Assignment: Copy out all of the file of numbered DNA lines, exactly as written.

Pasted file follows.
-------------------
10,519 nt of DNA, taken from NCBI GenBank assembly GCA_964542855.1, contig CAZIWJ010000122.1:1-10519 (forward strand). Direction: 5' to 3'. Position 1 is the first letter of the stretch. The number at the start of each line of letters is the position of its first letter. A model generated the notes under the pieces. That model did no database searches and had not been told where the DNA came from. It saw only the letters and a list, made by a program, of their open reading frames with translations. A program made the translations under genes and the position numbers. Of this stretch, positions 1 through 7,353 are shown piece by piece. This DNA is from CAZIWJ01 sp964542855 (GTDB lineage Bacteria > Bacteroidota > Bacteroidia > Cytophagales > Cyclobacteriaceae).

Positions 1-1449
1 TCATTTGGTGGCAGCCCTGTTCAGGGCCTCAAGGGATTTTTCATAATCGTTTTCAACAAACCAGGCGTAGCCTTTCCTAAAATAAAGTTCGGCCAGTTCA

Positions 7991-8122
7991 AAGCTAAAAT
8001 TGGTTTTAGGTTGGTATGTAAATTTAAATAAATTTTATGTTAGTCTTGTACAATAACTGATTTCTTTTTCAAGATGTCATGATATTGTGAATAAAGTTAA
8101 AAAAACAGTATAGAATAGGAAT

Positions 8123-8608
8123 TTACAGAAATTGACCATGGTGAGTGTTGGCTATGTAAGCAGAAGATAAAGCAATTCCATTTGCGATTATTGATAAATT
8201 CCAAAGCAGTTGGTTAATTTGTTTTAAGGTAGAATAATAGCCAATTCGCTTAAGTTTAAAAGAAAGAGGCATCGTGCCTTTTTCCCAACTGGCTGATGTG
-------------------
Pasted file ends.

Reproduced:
10,519 nt of DNA, taken from NCBI GenBank assembly GCA_964542855.1, contig CAZIWJ010000122.1:1-10519 (forward strand). Direction: 5' to 3'. Position 1 is the first letter of the stretch. The number at the start of each line of letters is the position of its first letter. A model generated the notes under the pieces. That model did no database searches and had not been told where the DNA came from. It saw only the letters and a list, made by a program, of their open reading frames with translations. A program made the translations under genes and the position numbers. Of this stretch, positions 1 through 7,353 are shown piece by piece. This DNA is from CAZIWJ01 sp964542855 (GTDB lineage Bacteria > Bacteroidota > Bacteroidia > Cytophagales > Cyclobacteriaceae).

Positions 1-1449
1 TCATTTGGTGGCAGCCCTGTTCAGGGCCTCAAGGGATTTTTCATAATCGTTTTCAACAAACCAGGCGTAGCCTTTCCTAAAATAAAGTTCGGCCAGTTCA

Positions 7991-8122
7991 AAGCTAAAAT
8001 TGGTTTTAGGTTGGTATGTAAATTTAAATAAATTTTATGTTAGTCTTGTACAATAACTGATTTCTTTTTCAAGATGTCATGATATTGTGAATAAAGTTAA
8101 AAAAACAGTATAGAATAGGAAT

Positions 8123-8608
8123 TTACAGAAATTGACCATGGTGAGTGTTGGCTATGTAAGCAGAAGATAAAGCAATTCCATTTGCGATTATTGATAAATT
8201 CCAAAGCAGTTGGTTAATTTGTTTTAAGGTAGAATAATAGCCAATTCGCTTAAGTTTAAAAGAAAGAGGCATCGTGCCTTTTTCCCAACTGGCTGATGTG